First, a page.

36      Thus, it is necessary to examine whether, by classifying the products covered by Implementing Regulation 2016/1140 under subheading 3824 90 96 of the CN, and not under heading 3005, the Commission has altered the subject matter or the scope of those tariff headings.

37      In that regard, the settled case-law of the Court states that, in the interests of legal certainty and ease of verification, the decisive criterion for the classification of goods for customs purposes is in general to be sought in their objective characteristics and properties as defined in the wording of the relevant heading of the CN and in the section or chapter notes (judgment of 22 February 2018, Kubota (UK) and EP Barrus, C‑545/16, EU:C:2018:101, paragraph 25 and the case-law cited).

38      Furthermore, the intended use of a product may constitute an objective criterion for classification if it is inherent to the product, and that inherent character must be capable of being assessed on the basis of the product’s objective characteristics and properties (judgment of 22 February 2018, Kubota (UK) and EP Barrus, C‑545/16, EU:C:2018:101, paragraph 26 and the case-law cited).

39      In the present case, as is clear from the wording of column (1) of the table set out in the Annex to Implementing Regulation 2016/1140, the products covered by that implementing regulation are presented in the form of self-heating patches or belts to relieve pain. Those patches are made of adhesive material intended for attaching to the skin, while those belts are made of non-adhesive material, which is attached by means of a self-adhesive strip. Both products are made of a soft synthetic material conforming to the body’s shape which contains a number of discs filled with iron powder, charcoal, salt and water which, on exposure to the air, generate heat as a result of an exothermic reaction.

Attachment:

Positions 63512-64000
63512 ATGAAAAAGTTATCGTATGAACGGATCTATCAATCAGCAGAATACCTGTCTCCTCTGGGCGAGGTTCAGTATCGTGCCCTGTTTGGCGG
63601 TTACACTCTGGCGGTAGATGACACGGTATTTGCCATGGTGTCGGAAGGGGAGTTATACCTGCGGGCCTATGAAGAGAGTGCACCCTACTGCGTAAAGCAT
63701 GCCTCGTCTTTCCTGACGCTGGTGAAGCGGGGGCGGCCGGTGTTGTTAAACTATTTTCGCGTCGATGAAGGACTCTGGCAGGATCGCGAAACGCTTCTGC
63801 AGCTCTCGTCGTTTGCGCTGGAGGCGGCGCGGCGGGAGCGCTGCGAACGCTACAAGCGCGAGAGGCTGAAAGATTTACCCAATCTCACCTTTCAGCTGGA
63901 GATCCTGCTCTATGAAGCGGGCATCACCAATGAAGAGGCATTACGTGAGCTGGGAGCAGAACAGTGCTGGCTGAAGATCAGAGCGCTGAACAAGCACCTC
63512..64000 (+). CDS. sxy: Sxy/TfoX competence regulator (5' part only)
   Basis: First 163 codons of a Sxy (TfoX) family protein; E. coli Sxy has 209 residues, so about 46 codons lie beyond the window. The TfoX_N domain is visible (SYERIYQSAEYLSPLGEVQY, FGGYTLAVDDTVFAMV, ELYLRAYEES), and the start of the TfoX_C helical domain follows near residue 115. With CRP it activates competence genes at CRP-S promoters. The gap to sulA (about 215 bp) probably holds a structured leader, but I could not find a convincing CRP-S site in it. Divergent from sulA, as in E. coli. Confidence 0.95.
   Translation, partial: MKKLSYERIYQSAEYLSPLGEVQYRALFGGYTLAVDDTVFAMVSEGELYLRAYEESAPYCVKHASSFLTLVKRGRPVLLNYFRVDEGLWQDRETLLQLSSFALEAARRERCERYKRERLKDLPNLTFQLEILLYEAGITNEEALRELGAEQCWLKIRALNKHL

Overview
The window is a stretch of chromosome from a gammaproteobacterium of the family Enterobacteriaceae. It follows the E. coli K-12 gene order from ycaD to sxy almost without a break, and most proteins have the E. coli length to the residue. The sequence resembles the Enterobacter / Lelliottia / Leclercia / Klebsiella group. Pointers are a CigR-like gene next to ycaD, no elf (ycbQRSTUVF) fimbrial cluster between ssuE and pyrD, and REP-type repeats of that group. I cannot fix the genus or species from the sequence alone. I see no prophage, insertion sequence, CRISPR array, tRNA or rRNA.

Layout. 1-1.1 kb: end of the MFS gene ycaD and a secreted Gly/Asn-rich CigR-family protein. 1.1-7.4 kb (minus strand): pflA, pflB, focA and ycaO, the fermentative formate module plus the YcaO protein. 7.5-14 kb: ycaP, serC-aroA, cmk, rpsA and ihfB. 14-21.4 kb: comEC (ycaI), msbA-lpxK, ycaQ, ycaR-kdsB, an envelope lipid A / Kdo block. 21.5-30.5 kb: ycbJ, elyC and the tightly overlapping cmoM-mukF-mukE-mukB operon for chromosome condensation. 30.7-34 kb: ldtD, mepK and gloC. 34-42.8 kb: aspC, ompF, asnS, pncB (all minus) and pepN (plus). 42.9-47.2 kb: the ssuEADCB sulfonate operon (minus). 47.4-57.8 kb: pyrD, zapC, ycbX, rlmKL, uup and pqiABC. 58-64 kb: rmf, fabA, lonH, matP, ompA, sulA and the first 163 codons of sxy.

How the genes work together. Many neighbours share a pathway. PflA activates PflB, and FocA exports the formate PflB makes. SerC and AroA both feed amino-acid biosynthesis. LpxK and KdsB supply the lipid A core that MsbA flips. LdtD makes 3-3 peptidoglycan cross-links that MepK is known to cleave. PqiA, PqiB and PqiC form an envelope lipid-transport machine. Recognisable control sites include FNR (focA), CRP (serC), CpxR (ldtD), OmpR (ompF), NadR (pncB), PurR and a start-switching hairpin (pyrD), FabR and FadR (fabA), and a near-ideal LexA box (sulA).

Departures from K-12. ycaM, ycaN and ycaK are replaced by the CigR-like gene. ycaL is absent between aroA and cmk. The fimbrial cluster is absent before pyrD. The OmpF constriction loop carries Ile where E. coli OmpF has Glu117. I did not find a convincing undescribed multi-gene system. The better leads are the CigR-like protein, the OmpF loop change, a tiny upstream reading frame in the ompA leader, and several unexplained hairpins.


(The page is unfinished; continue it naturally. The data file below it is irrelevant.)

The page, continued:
40      According to the terms of heading 3824 of the CN, products falling within that heading are products ‘not elsewhere specified or included’.

41      Thus, it is appropriate to examine first whether the products covered by Implementing Regulation 2016/1140 fall within heading 3005 of the CN.

42      On the basis of its wording, goods falling within heading 3005 of the CN are ‘wadding, gauze, bandages and similar articles (for example, dressings, adhesive plasters, poultices), impregnated or coated with pharmaceutical substances or put up in forms or packings for retail sale for medical, surgical, dental or veterinary purposes’.

43      In this respect, Pfizer submits that the products in question should be considered as ‘similar articles’, within the meaning of that heading, which are put up in forms or packings for retail sale for medical purposes.